Decarbonising Victoria's energy future


Wednesday, 04 October, 2023


Decarbonising Victoria's energy future

When the Victorian Government, in July, announced a ban on gas connections in new homes and government buildings from next year, the plan received overwhelming support from environment groups and the property and construction sectors.

It was seen as a breakthrough for a state that is heavily reliant on natural gas, especially for heating homes and business. It also accounts for around 20% of Victoria’s emissions.

Switching away from natural gas, especially in new homes, was just one of 94 recommendations Infrastructure Victoria made to the Victorian Parliament in August 2021 as part of its 30-year infrastructure strategy update.

“The 30-year infrastructure strategy covers many infrastructure areas that the Victorian Government and Parliament have responsibility for either directly or through influence, and energy is absolutely one of them,” explained Dr Jonathan Spear, Chief Executive Officer at Infrastructure Victoria.

“The focus of our work and advice is what role the Victorian Government can play in the energy transition, conscious that, of course, there’s a real mix of players across different jurisdictions, government, private sector and for individual consumers as well.”

Spear brings his background in law, history and public administration in leading Infrastructure Victoria. Previously serving as Deputy Chief Executive, Chief Operating Officer and General Counsel, he has played a pivotal role in crafting the organisation’s research and advice.

On stage at All-Energy Australia’s conference, 25–26 October in Melbourne, Spear will speak about the pressing need to decarbonise Victoria’s infrastructure and energy sectors to achieve net zero emissions by 2045.

“I’m trained as a lawyer and as an historian, so I’m really interested in good public policy and strategy,” Spear said.

“The great thing about infrastructure is it touches on so many aspects of people’s lives and there’s often a connection across different infrastructure sectors, which is certainly true of energy, and it reflects a lot of the changes that happen.

“Being able to influence policy change through the work of an independent organisation, that collaborates widely across government, the community and the private sector is really rewarding.”

At All-Energy Australia, Spear will speak to the priority actions the Victorian Government can take to support the energy sector to meet the complex, long-term and competing priorities of acceleration of renewable energy, decarbonisation of the gas infrastructure network, and large-scale uptake of zero-emissions vehicles, all in a period of rapid change, uncertainty and fiscal constraint.

“There’s certainly a role for the Victorian Government, and other states and territories, to play increasing zero emission vehicle uptake,” Spear said. “Offering more opportunities to choose active transport, like walking and cycling, and public transport is also really important. We’re not going to achieve transport emission reduction targets without mode shift as well.”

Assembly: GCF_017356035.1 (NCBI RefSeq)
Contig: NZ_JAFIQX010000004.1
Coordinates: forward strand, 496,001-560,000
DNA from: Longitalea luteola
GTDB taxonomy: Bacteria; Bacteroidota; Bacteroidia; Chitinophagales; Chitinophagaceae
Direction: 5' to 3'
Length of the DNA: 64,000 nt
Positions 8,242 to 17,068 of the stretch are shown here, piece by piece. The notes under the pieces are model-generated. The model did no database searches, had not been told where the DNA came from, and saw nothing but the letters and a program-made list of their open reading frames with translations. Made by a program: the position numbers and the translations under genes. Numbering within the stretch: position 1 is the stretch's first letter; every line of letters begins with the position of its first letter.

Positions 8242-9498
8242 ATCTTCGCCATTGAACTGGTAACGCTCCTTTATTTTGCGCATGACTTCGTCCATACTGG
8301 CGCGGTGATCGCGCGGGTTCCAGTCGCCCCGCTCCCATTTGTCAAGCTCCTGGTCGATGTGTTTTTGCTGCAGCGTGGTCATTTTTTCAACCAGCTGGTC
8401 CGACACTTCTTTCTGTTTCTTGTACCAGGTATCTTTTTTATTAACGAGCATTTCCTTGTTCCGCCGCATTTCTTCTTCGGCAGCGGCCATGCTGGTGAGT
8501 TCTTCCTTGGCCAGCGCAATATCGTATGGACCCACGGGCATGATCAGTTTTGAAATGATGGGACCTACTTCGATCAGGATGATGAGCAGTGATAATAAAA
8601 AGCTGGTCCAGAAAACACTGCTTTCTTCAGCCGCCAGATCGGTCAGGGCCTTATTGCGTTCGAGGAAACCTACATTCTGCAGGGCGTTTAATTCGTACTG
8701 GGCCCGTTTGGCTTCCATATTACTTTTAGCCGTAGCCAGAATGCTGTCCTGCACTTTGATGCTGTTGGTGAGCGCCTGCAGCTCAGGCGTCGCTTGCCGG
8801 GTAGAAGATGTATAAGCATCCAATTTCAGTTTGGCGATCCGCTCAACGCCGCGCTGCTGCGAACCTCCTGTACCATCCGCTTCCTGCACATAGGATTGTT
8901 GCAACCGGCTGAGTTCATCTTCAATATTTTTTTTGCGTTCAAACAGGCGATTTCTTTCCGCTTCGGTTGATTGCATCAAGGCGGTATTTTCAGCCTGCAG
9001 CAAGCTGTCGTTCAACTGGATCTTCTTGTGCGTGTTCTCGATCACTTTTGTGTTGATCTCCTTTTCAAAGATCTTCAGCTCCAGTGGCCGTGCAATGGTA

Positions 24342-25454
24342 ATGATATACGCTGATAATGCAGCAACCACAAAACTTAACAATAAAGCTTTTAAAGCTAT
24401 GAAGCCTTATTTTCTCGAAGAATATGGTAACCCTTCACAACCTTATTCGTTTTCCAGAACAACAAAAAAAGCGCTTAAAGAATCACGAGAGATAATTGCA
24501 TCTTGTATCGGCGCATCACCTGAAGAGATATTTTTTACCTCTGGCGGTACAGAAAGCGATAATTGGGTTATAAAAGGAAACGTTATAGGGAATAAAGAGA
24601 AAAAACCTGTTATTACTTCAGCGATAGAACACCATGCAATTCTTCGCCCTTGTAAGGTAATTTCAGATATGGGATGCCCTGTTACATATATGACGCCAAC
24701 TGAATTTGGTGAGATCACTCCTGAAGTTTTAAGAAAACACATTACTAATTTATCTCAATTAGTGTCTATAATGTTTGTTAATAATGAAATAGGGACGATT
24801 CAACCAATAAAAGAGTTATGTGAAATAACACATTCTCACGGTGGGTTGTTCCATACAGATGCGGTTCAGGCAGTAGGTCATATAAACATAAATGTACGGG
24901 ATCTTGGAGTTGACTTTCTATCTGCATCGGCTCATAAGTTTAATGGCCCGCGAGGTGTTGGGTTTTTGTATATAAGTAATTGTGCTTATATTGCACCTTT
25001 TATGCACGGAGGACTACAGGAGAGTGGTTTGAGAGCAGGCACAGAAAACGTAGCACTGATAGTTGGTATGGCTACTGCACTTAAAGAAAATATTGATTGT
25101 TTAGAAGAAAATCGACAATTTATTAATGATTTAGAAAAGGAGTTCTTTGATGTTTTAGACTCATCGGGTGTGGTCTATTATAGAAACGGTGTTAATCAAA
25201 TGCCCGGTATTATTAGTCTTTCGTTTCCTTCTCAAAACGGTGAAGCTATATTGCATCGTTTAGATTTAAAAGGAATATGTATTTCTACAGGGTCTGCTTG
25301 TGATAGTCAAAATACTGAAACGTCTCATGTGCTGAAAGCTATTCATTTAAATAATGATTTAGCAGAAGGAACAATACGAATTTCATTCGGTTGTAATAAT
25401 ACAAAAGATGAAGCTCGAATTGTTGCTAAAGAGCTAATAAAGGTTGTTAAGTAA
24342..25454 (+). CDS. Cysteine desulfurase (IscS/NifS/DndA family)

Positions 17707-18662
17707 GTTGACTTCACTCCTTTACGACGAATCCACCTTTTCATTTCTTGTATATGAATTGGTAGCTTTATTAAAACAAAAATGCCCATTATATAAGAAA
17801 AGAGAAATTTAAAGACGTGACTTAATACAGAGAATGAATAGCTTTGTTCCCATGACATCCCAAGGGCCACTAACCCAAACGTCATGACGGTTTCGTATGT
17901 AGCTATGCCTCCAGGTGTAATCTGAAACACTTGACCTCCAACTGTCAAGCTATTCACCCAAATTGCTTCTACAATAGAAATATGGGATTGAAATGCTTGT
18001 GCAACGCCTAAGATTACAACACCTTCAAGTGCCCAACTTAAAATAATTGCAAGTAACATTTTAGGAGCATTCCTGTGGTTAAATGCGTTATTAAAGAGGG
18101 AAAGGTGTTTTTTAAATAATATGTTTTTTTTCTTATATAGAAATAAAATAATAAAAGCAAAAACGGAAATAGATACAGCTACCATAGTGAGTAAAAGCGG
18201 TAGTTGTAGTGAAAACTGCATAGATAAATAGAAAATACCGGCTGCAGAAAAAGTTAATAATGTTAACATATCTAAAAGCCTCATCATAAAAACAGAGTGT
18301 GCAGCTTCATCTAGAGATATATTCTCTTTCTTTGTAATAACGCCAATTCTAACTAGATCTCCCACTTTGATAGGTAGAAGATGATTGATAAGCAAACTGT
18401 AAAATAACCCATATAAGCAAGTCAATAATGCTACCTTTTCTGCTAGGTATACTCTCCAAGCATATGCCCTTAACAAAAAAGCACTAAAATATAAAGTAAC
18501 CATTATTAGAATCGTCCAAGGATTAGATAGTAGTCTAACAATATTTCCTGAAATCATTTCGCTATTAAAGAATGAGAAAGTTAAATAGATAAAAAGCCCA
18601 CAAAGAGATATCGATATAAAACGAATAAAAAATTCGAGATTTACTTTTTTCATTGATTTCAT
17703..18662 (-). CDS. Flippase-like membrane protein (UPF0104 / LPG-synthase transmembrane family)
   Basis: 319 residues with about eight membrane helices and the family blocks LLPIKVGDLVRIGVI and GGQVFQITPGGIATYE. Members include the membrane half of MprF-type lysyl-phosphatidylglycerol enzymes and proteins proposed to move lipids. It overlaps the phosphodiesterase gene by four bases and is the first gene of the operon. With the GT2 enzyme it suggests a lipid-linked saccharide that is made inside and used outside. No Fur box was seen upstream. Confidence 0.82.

Spear said when it comes to private households and businesses, there’s an enormous opportunity for a shift towards greater energy efficiency.

“We’ve called for increasing transparency of home energy ratings, at point of sale and rent, so that consumers can make more informed choices about the type of home they are going to live in and the impact on their energy bill.”

Spear said the Victorian Government can help manage demand through pricing signals that encourage consumers to use off-peak energy and reduce peak demand.

During the conference, he will also speak about the in-depth work Infrastructure Victoria has done on the implications for net zero emissions of Victoria’s extensive gas infrastructure.

“Our work, ‘Towards 2050: Gas infrastructure in a net zero emissions economy’, was an input to the Victorian Government’s gas substitution roadmap,” Spear explained. “It showed immediate and sustained action is needed to support proven, low carbon solutions — including energy efficiency, targeted electrification, hydrogen and biogas — if Victoria’s gas sector is to reach net zero emissions by 2050.”

Spear said All-Energy Australia is important to bring together so many leaders from across different components of the energy sector.

“It is great to hear each other's voices through a great mix of industry experts, think tanks, government and community that are able to share ideas across jurisdictions,” Spear said.

“Victoria has particular challenges, for example, our reliance on natural gas is distinctive compared to other jurisdictions. But we’ve also got shared challenges, a shared east coast energy market for example, so that means that it’s important to bring people from all across Australia to All-Energy Australia, which is great.”

Dr Jonathan Spear will appear at All-Energy Australia on Day One in Plenary Three, Wednesday, 25 October starting at 1.40 pm.

For more details on the conference, agenda, exhibitors and how to register for the free-to-attend event, visit the website at all-energy.com.au.

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